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China's FX Reserves Extend Run Of Rises
BY GLENN DYER - 10/01/2018 | VIEW MORE ARTICLES BY GLENN DYER

China’s foreign exchange reserves, a key measure closely watched by analysts, blew past all estimates to end 2017 higher than forecast.

For the full year, China’s reserves rose $US129.5 billion from $3US.011 trillion at the end of 2016 to $US3.14 trillion at the end of last year.

That was the first annual rise since 2014 and confirmation that the government crackdown on capital outflows had done the job.

These moves have included stopping some big offshore deals by Chinese companies, or forcing some of the country’s high profile businesses to call off big acquisitions or cu deb by selling assets.

Notching up the 11th straight month of gains, China’s reserves rose $US20.2 billion in December to $3.14 trillion, the highest since September 2016 and the biggest monthly increase since July.

That was double the $US10 billion rise in November. The overall rise go some help from the trade account.

The trade surplus for the January - November period was came in at $US380.24 billion, down from $US471.67 billion surplus in the same period of 2016.

Also helping in the boost was the turnaround in the value of the yuan which rose by 6.8% (against the US dollar) over 2017, more than offsetting the 6.5% slide in 2016 and reversing three straight years of depreciation.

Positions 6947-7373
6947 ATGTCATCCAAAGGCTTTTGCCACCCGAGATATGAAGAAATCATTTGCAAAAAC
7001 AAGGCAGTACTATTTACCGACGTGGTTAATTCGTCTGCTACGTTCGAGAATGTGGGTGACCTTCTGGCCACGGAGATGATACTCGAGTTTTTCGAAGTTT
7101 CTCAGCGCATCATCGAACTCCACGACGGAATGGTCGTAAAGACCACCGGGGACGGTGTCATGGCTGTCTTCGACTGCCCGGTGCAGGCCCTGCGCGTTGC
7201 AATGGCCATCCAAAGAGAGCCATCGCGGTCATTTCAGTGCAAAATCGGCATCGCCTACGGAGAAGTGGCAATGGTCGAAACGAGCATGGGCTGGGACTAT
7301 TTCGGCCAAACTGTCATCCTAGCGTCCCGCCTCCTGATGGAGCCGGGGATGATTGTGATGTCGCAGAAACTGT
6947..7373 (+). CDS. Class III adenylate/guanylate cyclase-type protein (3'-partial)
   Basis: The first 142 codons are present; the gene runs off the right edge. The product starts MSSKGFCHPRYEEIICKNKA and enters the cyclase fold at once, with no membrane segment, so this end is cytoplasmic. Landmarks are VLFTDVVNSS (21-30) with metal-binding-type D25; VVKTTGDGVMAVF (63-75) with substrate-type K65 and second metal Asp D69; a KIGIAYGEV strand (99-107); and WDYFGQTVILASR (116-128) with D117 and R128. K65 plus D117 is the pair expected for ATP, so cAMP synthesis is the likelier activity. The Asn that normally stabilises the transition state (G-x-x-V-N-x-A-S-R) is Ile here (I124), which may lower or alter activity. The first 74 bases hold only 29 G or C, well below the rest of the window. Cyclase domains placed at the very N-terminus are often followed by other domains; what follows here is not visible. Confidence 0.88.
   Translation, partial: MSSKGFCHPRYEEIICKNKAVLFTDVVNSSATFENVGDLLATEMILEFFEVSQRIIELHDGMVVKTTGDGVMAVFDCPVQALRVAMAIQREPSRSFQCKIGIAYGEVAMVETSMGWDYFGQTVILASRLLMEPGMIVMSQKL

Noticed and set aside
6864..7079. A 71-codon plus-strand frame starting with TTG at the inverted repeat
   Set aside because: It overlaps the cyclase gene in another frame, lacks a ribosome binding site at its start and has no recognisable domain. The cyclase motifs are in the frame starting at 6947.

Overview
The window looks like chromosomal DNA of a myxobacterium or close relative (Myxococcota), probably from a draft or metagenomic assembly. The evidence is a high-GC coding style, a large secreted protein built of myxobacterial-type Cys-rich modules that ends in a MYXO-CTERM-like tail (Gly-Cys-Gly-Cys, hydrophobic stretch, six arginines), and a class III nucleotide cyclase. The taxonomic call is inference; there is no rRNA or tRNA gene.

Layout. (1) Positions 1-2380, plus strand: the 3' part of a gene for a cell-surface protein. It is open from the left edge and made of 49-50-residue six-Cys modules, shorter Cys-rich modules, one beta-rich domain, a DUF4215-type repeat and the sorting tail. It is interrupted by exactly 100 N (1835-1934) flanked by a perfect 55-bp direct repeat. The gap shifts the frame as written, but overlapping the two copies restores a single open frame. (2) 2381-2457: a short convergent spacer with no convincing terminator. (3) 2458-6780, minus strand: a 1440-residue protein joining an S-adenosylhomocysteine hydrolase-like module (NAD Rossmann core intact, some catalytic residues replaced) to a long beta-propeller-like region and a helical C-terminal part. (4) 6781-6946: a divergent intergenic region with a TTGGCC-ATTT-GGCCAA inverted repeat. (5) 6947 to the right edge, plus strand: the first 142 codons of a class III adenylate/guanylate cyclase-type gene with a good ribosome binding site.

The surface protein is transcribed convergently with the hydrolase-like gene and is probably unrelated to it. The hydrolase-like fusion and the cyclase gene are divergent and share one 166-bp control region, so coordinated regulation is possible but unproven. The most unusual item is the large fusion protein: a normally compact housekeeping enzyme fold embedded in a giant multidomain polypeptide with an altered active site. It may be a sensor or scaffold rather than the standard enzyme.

China’s reserves however are still well below their all time peak of $US3.99 billion in June 2014.

The reserves pool fell by just on $US1 trillion from that peak to $US2.998 trillion in January 2017 as the government sought to support a weaker yuan by reducing destabilising capital outflows.

Reuters pointed out that the government is not relaxing the crackdown on capital movement offshore now that reserves have rebounded.

"Despite the improved capital flow picture, China’s State Administration of Foreign Exchange has continued a clampdown on the movements of funds abroad. The regulator announced last month it would cap overseas withdrawals by people using domestic Chinese bank cards starting this year,”Reuters reported.

“Some major global acquisitions by Chinese firms have also been put on ice by regulators, who fear they are really intended to disguise movements of capital offshore, though Beijing has maintained genuine investments will still be approved.”

The value of China’s gold reserves rose to $US76.47 billion at the end of December, from $75.833 billion at the end of November.



View More Articles By Glenn Dyer

Glenn Dyer has been a finance journalist and TV producer for more than 40 years. He has worked at Maxwell Newton Publications, Queensland Newspapers, AAP, The Australian Financial Review, The Nine Network and Crikey.

At the AFR he was a finance writer, Finance Editor, News Editor and Chief of Staff. At the Nine Network he was supervising producer of Business Sunday for more than 16 years. He has also written for other online and analogue print publications here and overseas.



 

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